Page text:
There are so many islands in Scotland that it can be tricky to know where to start. Choosing from all the amazing things you can do here can be a bit overwhelming - but luckily we’re here to help you out. We’ve dug deep to find out just how diverse an island hopping trip can be so that you can see at a glimpse what each group of Scottish islands is famous for, as well as discovering some of the other unique experiences you can have there.


Tobermory, Mull

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The islands of Argyll off the west coast of Scotland are an eclectic bunch – with 25 inhabited islands including the hilly peaks of Jura, long stretches of sandy beach on Tiree and the bustling fishing port of Tobermory on Mull, each island has its own distinct geography. So a great way to get the most from your trip is to island hop – one day you might be seal spotting off the coast of Kerrera, another you could be tasting fine malt whisky at a distillery on the Isle of Islay.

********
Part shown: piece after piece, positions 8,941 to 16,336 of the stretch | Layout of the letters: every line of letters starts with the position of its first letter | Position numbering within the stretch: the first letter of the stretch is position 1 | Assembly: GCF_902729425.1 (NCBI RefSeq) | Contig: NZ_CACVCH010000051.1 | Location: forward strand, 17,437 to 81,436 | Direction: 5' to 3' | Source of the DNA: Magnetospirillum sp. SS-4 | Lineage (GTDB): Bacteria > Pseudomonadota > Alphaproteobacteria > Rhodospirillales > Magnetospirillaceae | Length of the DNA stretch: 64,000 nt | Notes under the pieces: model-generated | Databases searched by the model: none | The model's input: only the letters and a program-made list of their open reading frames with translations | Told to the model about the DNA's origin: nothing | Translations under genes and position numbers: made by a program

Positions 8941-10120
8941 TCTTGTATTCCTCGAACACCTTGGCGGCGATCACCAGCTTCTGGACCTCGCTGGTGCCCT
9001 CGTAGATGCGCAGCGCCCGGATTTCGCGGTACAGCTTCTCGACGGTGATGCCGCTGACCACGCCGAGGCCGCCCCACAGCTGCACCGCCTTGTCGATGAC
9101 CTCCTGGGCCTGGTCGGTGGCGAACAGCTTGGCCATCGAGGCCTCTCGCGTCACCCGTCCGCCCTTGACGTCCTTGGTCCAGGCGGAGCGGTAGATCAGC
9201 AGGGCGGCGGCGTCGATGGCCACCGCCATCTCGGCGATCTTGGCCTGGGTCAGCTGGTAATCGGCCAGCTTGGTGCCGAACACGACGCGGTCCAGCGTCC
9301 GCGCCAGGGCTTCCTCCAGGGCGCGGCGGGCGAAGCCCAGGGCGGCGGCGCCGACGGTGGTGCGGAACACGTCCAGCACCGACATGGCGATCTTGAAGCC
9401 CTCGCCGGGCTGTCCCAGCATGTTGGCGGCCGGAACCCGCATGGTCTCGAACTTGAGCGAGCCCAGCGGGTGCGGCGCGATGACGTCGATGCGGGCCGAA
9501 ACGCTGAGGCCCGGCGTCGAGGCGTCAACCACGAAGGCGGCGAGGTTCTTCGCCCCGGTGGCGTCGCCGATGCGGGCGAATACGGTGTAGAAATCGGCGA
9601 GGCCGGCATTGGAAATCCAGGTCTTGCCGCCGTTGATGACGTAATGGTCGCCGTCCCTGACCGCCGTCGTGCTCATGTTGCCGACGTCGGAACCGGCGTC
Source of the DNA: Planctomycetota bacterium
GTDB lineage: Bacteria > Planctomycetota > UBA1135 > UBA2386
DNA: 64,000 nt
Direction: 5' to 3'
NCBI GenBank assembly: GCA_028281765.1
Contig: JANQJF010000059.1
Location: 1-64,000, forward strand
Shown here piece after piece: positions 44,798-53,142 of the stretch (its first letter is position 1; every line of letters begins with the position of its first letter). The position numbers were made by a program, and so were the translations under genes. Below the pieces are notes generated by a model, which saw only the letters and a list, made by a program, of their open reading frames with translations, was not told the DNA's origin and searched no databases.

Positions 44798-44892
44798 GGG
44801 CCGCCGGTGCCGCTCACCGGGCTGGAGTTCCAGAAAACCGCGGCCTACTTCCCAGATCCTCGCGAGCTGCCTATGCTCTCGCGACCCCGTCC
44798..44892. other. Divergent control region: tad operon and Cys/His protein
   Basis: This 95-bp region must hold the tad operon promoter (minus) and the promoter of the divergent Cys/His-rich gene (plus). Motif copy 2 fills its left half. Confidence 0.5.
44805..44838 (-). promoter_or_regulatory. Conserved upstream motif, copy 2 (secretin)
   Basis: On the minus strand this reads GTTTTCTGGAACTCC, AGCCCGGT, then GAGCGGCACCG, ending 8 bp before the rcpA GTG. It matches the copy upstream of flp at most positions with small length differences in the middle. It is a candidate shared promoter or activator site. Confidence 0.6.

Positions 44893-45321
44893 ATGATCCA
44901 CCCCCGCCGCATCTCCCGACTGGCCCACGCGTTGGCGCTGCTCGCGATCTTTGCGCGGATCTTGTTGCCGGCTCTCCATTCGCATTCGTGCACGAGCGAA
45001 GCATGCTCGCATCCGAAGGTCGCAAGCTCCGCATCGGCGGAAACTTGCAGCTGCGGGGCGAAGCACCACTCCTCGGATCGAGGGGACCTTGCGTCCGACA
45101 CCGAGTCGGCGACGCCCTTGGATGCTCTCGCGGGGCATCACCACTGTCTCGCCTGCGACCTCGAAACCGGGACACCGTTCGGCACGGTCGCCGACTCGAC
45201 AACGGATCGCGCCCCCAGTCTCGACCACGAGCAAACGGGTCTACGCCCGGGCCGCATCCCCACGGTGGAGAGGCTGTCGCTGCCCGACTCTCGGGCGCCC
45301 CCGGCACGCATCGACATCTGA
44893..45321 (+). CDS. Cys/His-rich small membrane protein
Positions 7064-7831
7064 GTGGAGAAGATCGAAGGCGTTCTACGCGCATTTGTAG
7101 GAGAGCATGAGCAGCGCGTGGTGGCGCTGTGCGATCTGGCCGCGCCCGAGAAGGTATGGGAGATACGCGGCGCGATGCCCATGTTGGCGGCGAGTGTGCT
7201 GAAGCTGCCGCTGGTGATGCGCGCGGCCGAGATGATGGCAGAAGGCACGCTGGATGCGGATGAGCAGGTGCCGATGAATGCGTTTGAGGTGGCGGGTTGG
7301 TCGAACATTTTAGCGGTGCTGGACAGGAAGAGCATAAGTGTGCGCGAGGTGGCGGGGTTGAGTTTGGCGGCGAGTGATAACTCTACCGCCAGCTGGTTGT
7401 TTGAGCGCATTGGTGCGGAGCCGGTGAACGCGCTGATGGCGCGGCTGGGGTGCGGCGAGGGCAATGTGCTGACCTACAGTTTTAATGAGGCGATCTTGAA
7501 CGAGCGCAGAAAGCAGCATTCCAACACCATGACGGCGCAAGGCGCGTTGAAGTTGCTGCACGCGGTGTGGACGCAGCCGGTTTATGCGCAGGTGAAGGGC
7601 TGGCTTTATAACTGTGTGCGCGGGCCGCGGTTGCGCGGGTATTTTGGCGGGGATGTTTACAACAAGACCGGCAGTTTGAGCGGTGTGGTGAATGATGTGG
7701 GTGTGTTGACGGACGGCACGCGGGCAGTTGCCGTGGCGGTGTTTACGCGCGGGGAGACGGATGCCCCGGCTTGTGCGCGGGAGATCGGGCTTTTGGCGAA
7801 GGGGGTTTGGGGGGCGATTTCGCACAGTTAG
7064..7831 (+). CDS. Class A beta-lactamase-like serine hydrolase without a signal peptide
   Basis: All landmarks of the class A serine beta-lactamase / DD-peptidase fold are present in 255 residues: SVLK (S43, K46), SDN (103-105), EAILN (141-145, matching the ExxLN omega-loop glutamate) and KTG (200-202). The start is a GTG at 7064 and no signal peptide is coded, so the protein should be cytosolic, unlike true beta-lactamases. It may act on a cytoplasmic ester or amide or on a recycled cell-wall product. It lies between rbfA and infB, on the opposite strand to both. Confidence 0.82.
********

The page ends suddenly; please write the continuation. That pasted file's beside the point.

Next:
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Looking across a moat to the curved outer wall of the ruins of Rothesay Castle.
Rothesay Castle, Isle of Bute

1. Uncovering historic architecture

The islands are home to some of Scotland’s most impressive historic ruins, and Rothesay Castle on the Isle of Bute is a fine example of this. The grand round sandstone wall hints at how fierce a fortress the castle once was, although it wasn’t quite strong enough to stop the Norse kings from conquering it not just in 1200, but 1263 as well!

Bute can be reached by train and ferry under two hours from Glasgow, and you can travel on to other islands from Bute by ferry via mainland Argyll.

2. Scenic walks

Like a challenge? While the three peaks of the Rum Cuillin on the Isle of Rum may be lower than Scotland’s famous Munros, they will still provide you with an invigorating walk, spectacular views and a glowing sense of achievement. Starting from Kinloch Castle, the ridge can be traversed by able hikers in a day, and includes quite a tricky scramble alongside spectacular views over to the islands of Eigg and Skye. If that sounds a bit tough, the island has other dramatic walks that are easier too.